52. Nimmo wins his first Silver Slugger this season.
53. The Mets will have a day honoring the New York Rangers after the Rangers win the Stanley Cup with Mets fan Adam Fox throwing out the first pitch.
54. While Adam Ottavino will have another good year, Drew Smith will be the Mets best set-up reliever this season.
55. Kevin Parada will play in Double-A this season, and we will start to hear some wonder if it is him or Álvarez as the Mets catcher of the future.
56. Nimmo is going to steal 20+ bases this season.
57. Escobar will continue his streak of 20+ home run seasons.
58. One development from the pitch clock is Citi Field will begin to have all of their concession stands handle pre-order and pick up as fans are not going to have as many delays and will not want to miss game action.
59. There will be some celebration at Citi Field this season for the 40th anniversary of the 1973 pennant winning team. It will likely be tied into Old Timers’ Day.
60. The Mets will have multiple events throughout the year giving rewards to Mets fans for wearing their caps out in public as a continued attempt to get them more attention than the Yankees.
61. This will be the first time New York holds a Stanley Cup and World Series title since 1928.
Back in the 1980s (and even today), New York Mets fans hated everything about the St. Louis Cardinals. There really were only two exceptions – Keith Hernandez and Tim McCarver.
For Hernandez, it was the trade, his becoming the first captain, and the 1986 World Series. Now, it’s for his broadcasting.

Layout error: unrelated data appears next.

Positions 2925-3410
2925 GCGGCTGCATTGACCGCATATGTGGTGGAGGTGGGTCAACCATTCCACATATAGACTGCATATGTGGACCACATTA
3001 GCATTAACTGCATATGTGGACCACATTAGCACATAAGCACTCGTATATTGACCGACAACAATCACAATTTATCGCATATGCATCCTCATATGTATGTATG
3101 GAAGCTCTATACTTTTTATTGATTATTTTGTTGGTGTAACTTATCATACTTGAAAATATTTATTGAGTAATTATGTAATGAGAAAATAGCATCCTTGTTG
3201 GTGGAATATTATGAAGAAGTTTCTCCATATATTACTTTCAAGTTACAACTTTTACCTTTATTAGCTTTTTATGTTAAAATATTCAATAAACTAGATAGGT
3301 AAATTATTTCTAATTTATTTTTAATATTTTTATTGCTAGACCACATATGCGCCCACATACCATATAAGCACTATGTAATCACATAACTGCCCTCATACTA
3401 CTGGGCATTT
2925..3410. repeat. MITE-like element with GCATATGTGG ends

In terms of McCarver, it was purely the broadcasting. Like Hernandez, he arrived in 1983. He would then build what was proven to be a Hall of Fame broadcasting career.
At the end of his time with Fox Sports calling the postseason, people were exhausted and exasperated with him. That was unfortunate because he was revolutionary and one of the greatest to ever do it.
For Mets fans, McCarver will forever be linked to Dwight Gooden. While most curveballs are dubbed Uncle Charlie, McCarver thought Gooden’s was far too good. Because he found it so regal and majestic, he referred to it as Lord Charles.
It was more than that, but it was indicative of what McCarver brought to the broadcast. He did it all with his 15 years with the Mets.
He did play-by-play. He was Keith before Keith. He was as insightful as they came. He had great stories from his playing days which mostly featured Bob Gibson.
He gave the biggest gift a fan could receive – honesty. McCarver didn’t hold back with his analysis, which might’ve cost him his job.
He educated an entire generation of Mets fans. He espoused the importance of the first pitch strike and the hazards of the lead-off walk. Back in the 1980s, it came across as genius because it really was. Much of what he shared was just that.
He was smart and fun. He made Mets broadcasts great. That’s because he was smart and fun. He was great.